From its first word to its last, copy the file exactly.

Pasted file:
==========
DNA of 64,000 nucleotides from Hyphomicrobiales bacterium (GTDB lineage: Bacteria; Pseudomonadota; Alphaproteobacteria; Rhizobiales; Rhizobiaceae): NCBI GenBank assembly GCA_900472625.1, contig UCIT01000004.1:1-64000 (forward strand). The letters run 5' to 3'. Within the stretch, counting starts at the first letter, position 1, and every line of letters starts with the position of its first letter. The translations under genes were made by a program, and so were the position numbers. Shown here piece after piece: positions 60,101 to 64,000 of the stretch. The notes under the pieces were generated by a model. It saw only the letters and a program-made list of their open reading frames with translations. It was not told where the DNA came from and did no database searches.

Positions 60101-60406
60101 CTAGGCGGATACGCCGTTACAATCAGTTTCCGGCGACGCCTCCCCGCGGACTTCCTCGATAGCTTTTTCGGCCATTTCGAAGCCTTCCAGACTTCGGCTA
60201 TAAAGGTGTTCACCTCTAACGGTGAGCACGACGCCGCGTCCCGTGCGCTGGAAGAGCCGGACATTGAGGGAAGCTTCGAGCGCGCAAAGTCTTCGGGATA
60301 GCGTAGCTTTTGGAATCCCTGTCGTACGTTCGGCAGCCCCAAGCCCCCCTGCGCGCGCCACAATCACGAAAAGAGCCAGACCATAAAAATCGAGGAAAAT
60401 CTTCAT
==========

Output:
DNA of 64,000 nucleotides from Hyphomicrobiales bacterium (GTDB lineage: Bacteria; Pseudomonadota; Alphaproteobacteria; Rhizobiales; Rhizobiaceae): NCBI GenBank assembly GCA_900472625.1, contig UCIT01000004.1:1-64000 (forward strand). The letters run 5' to 3'. Within the stretch, counting starts at the first letter, position 1, and every line of letters starts with the position of its first letter. The translations under genes were made by a program, and so were the position numbers. Shown here piece after piece: positions 60,101 to 64,000 of the stretch. The notes under the pieces were generated by a model. It saw only the letters and a program-made list of their open reading frames with translations. It was not told where the DNA came from and did no database searches.

Positions 60101-60406
60101 CTAGGCGGATACGCCGTTACAATCAGTTTCCGGCGACGCCTCCCCGCGGACTTCCTCGATAGCTTTTTCGGCCATTTCGAAGCCTTCCAGACTTCGGCTA
60201 TAAAGGTGTTCACCTCTAACGGTGAGCACGACGCCGCGTCCCGTGCGCTGGAAGAGCCGGACATTGAGGGAAGCTTCGAGCGCGCAAAGTCTTCGGGATA
60301 GCGTAGCTTTTGGAATCCCTGTCGTACGTTCGGCAGCCCCAAGCCCCCCTGCGCGCGCCACAATCACGAAAAGAGCCAGACCATAAAAATCGAGGAAAAT
60401 CTTCAT